PTSD in previously incarcerated individuals and the importance of mental rehabilitation

According to the American Psychiatric Association, post-traumatic stress disorder is a psychiatric disorder that can occur in people who have experienced or witnessed a traumatic event. The term PTSD has become more common in our culture, but it also has several other names you might recognize, including “shell shock” and “combat fatigue.” These names, which are most often affiliated with military service, have declined in popularity as our understanding of PTSD increases. While PTSD is still often associated with veterans or active military professionals, the truth is that PTSD is much more far-reaching. Research shared by the American Psychiatric Association indicates that it affects approximately 3.5% of U.S. adults, with estimates showing one out of 11 adults will be diagnosed in their lifetime.

Incarcerated individuals are more likely to experience PTSD than the general population, with estimated rates of occurrence from 4% to 21%. While the exact reason for PTSD varies from person to person, it does make sense that prisoners experience PTSD more often. Incarceration alone can cause PTSD, and people within prisons sometimes share common life experiences that are linked with PTSD  – from abusive home situations to traumatic experiences earlier in life.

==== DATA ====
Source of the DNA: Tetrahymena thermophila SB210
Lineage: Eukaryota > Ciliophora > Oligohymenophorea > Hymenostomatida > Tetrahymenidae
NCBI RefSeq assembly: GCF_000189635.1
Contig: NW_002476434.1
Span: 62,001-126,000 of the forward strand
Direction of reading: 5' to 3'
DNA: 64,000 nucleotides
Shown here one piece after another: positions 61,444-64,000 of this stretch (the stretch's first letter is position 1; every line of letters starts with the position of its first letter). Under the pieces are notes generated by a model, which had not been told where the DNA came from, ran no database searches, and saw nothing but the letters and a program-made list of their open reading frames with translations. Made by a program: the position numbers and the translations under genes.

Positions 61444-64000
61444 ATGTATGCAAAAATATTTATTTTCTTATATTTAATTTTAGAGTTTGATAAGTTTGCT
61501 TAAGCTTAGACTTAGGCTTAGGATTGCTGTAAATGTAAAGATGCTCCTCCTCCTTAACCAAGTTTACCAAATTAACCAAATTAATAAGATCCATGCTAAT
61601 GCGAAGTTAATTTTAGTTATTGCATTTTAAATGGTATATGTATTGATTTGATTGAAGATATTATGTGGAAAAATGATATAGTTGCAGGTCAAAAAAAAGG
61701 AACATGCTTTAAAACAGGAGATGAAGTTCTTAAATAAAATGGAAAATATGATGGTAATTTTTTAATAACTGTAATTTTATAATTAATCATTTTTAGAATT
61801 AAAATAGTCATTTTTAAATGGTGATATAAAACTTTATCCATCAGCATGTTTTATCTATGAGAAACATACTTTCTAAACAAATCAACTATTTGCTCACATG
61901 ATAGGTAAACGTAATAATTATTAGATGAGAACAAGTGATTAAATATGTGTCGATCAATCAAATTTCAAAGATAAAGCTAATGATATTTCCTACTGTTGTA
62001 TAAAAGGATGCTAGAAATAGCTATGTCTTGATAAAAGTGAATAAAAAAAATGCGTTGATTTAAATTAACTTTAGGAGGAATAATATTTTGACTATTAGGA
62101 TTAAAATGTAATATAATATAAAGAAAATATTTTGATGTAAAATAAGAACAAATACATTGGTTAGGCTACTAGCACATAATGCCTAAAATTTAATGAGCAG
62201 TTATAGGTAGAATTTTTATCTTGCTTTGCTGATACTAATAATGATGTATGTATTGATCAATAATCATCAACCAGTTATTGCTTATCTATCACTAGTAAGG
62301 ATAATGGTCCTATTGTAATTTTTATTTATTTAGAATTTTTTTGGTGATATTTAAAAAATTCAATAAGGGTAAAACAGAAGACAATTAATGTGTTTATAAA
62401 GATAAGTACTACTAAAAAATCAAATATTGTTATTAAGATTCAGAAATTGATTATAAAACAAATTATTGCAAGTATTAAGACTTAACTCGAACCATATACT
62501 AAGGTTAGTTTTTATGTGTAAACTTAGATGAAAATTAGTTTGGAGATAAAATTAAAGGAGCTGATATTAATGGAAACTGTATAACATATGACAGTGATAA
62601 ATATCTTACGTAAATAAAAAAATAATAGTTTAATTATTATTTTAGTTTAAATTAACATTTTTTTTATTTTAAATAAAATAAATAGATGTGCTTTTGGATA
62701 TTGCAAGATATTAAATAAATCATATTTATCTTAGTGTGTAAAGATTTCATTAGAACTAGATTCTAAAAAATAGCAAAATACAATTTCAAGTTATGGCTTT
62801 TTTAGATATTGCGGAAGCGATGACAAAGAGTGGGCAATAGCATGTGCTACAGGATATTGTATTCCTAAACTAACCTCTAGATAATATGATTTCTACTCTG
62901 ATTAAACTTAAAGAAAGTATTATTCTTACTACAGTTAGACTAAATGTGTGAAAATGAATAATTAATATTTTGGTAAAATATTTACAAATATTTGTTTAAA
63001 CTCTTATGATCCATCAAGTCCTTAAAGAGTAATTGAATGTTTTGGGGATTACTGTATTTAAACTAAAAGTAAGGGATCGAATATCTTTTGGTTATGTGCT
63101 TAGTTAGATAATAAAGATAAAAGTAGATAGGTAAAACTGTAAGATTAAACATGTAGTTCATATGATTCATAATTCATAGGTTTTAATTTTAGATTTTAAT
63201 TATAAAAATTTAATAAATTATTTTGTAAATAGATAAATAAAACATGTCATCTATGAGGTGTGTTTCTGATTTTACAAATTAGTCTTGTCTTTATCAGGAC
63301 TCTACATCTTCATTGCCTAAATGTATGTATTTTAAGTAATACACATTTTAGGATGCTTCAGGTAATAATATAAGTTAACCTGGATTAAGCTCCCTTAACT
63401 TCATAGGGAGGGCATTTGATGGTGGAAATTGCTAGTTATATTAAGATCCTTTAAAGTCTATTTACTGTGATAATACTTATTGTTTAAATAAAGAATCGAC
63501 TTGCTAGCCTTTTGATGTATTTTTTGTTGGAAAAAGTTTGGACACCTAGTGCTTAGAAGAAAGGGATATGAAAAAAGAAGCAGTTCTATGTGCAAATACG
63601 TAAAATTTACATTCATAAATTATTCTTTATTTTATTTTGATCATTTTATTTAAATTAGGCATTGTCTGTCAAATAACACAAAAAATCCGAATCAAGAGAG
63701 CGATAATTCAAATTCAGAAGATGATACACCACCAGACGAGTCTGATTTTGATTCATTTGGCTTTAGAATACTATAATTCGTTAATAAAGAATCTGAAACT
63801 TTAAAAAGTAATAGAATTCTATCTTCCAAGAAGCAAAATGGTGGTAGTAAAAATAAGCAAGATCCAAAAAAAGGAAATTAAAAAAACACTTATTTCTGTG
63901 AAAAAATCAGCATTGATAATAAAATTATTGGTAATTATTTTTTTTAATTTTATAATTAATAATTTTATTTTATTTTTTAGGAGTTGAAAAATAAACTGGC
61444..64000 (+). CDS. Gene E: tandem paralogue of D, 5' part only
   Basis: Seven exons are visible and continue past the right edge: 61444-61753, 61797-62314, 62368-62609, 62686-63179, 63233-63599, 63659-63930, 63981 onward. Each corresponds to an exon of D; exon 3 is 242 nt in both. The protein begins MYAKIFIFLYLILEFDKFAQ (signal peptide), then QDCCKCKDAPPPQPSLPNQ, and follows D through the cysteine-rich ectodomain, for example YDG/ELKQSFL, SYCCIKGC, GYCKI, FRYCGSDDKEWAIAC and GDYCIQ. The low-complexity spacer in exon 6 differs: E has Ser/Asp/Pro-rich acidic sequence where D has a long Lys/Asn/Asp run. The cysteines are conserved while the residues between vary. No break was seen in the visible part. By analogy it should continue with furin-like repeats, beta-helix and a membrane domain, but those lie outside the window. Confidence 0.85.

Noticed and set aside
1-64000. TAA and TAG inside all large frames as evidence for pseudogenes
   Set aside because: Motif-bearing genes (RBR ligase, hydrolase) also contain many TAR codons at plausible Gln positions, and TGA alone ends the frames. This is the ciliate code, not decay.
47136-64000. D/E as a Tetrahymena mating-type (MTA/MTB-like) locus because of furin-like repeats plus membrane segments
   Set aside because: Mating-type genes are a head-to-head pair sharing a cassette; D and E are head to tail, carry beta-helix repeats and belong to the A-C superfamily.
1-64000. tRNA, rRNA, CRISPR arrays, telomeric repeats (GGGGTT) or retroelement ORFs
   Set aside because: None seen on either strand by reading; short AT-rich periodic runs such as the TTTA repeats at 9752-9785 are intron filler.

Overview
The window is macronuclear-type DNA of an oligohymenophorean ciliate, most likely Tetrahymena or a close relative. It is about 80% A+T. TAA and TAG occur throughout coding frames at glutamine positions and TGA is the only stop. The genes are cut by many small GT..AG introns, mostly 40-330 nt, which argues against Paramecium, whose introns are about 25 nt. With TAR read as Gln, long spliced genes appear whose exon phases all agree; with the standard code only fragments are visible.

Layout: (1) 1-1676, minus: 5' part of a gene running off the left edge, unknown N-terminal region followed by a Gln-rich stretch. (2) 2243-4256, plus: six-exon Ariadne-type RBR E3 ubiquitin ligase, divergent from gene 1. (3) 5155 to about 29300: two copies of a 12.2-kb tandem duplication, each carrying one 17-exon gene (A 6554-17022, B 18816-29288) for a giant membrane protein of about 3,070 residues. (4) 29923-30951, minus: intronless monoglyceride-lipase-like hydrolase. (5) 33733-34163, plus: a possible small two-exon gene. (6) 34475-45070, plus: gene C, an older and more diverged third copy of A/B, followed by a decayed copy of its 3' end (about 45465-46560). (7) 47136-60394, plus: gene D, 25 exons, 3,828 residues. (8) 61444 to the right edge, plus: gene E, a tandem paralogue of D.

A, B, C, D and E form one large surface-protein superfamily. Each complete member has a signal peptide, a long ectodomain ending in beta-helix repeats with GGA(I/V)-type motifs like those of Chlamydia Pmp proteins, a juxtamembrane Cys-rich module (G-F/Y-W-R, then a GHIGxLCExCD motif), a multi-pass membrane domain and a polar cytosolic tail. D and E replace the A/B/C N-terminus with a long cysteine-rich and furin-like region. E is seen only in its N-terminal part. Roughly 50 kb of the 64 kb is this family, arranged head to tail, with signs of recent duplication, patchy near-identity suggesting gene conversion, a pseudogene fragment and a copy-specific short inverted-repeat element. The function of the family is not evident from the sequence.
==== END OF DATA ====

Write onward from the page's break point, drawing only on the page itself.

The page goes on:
To assist our students who have PTSD and other mental illnesses, HopeWorks provides pre-release programming inside the Shelby County Division of Corrections. Each participant receives cognitive behavioral intervention through one-on-one and group counseling, as well as work readiness training, instruction from Getting Ahead While Getting Out and financial management training.

During counseling sessions, students receive guidance from counseling professionals to help them navigate the root of their trauma and provide coping tactics and strategies that best fit their individual needs. This process can provide peace of mind, proving to students that someone is in their corner and is ready to listen, learn and teach skills to help them create a life for themselves.PTSD in previously incarcerated individuals and the importance of mental rehabilitation

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